Schools are not good at identifying children with mental health problems. There are several reasons for this difficulty, including the avoidance of stigma, lack of training in recognizing mental health problems, and the desire of the system to avoid the costs of mental health services. There is not a substantial amount of evidence that schools are successful in treating children with mental health problems. Comprehensive support systems and training for teachers and administrators are not typically found in school systems.

Recent trends in SED lead to one of three possibilities: (1) the number of children with SED is increasing, (2) schools are recognizing more children with SED, or (3) both of these are occurring. Since 1976 there has been an increase of more than 118,000 students with SED (a 48% increase) receiving services under the Chapter 1 Handicapped program of the Elementary and Secondary Education Act (ESEA) and IDEA Part B programs. However, this program ended in 1994.

As in other service sectors, there are a significant number of children who are not receiving needed services in the schools. In addition, little is known about the quality, appropriateness, or effectiveness of the services delivered to children and adolescents in schools.

Primary care. Pediatricians and primary-care physicians prescribe most of the psychotropic drugs prescribed for children. They may also counsel families, but some studies indicate that families do not interpret this counseling as mental health services. For preschool children such visits may be their only contact with a health delivery system. Studies have shown that physicians often fail to identify children with mental health problems. Moreover, parents often fail to mention that their child has a problem. There are several barriers to proper identification and the delivery of effective services–physicians are not trained to deal with mental health problems, the service may not be reimbursed at an attractive level, and the average visit to the doctor is only eleven to fifteen minutes long.

Juvenile justice. The magnitude of mental-health-service needs far exceeds current resources in the juvenile justice system. It also appears that children of low socioeconomic status populate the juvenile justice system, and thus are less likely to receive mental health services because they are in the juvenile justice system. Findings show that mental health placements are rarely used relative to other court outcomes (i.e., dismissal, probation, or other types of placements), and that gender and race significantly influence whether a child will receive a mental health service. Females are more likely to receive mental health services than males, and white delinquents are more likely to be placed in a mental health setting than black offenders, regardless of gender.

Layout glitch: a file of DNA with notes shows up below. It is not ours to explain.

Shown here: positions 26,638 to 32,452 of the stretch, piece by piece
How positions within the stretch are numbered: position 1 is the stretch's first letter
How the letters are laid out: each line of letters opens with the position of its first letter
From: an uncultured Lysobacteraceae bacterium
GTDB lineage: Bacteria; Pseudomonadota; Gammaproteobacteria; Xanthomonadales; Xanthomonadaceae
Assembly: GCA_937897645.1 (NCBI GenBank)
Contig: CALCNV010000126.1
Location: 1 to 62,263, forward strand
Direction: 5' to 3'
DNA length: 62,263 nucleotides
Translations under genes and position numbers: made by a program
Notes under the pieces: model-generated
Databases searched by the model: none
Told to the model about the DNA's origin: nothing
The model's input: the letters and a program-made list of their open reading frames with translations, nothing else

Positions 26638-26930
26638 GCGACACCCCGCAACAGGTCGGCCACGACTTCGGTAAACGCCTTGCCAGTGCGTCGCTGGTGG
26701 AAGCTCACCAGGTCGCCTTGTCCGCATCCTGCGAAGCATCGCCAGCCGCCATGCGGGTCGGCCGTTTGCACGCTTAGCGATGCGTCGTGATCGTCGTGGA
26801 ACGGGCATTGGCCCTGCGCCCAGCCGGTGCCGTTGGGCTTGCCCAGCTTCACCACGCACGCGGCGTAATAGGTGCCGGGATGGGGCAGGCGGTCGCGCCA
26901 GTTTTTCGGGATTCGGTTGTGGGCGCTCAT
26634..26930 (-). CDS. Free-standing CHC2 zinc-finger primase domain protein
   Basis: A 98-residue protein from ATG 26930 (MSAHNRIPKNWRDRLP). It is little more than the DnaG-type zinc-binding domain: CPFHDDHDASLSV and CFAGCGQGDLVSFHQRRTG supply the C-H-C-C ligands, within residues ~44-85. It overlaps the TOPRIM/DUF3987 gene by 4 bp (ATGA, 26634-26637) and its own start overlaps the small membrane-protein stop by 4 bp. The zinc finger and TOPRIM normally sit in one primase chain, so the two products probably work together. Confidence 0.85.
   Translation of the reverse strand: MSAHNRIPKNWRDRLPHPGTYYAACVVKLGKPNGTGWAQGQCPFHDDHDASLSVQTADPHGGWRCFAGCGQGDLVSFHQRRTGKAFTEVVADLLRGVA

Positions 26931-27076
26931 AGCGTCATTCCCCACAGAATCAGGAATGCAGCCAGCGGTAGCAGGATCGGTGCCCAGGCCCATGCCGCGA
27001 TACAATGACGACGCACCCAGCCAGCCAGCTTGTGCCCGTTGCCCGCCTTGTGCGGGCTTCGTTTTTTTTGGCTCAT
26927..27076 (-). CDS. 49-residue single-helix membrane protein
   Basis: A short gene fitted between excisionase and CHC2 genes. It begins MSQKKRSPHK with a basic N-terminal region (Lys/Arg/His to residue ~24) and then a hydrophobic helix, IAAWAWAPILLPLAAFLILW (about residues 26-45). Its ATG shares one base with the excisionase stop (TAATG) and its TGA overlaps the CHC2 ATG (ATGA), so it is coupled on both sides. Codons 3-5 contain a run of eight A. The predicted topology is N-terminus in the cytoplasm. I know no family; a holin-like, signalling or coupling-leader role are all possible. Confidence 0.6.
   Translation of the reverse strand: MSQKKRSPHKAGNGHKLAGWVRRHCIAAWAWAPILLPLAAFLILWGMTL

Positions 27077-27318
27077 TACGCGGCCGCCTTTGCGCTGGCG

The Effectiveness of Mental Health Services

Providing ineffective services to children and adolescents would clearly not be good public policy. It would simply waste resources and not result in any improvement in child outcomes. Moreover, it would provide the illusion that society is intervening in a positive manner and thus inhibit change. For this reason, determining the effectiveness of services is a key goal in this field. A distinction should be made between the efficacy of an intervention and its effectiveness. Efficacy studies examine a treatment under optimal situations. These studies are likely to take place in a university-based laboratory using well-trained and supervised clinicians and children who are selected to meet the needs of the study. For example, a study of the treatment of depression would screen out all children who had depression and other comorbid mental health disorders; only children with depression alone would be studied.

Standing in stark contrast to efficacy research, effectiveness studies evaluate the effects of treatment in typical conditions. Studies of effectiveness are conducted in community mental health centers and in real-world settings such as schools. In these studies the investigator does not have the same level of influence on which types of children get into the study, how the therapists are trained and supervised, and how carefully they follow the treatment approach. The distinction between efficacy and effectiveness is important because each type of study tells a different story about how beneficial mental health services for children and adolescents are.

Although efficacy research is important in establishing the potential utility of treatments, these studies are not very informative about how the intervention will operate in the real world. While there are hundreds of efficacy studies of psychological child and adult treatments, there are only a handful of effectiveness studies. Meta-analytic studies of treatment (mostly psychotherapy) show that, on average, mental health treatment is very powerful when studied under laboratory-like conditions. However, the picture is different for effectiveness studies.